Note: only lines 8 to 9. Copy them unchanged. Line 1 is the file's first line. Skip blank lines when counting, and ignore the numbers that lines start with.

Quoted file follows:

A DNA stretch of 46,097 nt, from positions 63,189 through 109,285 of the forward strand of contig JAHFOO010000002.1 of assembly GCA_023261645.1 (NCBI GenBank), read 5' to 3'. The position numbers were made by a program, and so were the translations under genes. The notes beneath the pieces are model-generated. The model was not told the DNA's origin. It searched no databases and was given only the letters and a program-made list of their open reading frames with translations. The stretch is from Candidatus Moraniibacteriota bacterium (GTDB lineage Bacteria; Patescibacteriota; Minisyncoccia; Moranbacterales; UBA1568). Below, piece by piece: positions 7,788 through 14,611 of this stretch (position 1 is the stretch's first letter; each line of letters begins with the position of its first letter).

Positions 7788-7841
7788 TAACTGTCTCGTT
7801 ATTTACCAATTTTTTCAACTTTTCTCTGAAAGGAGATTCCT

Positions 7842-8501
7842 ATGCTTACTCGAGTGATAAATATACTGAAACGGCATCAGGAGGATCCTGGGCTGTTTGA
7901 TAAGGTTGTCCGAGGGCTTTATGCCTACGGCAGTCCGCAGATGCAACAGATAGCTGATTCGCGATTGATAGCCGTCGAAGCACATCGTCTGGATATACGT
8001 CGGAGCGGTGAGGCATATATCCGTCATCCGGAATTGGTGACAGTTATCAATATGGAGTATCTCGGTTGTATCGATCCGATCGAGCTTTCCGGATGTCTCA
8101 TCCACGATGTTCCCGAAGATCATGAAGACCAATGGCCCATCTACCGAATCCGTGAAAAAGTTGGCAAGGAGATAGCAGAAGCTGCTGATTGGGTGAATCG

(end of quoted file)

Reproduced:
8001 CGGAGCGGTGAGGCATATATCCGTCATCCGGAATTGGTGACAGTTATCAATATGGAGTATCTCGGTTGTATCGATCCGATCGAGCTTTCCGGATGTCTCA
8101 TCCACGATGTTCCCGAAGATCATGAAGACCAATGGCCCATCTACCGAATCCGTGAAAAAGTTGGCAAGGAGATAGCAGAAGCTGCTGATTGGGTGAATCG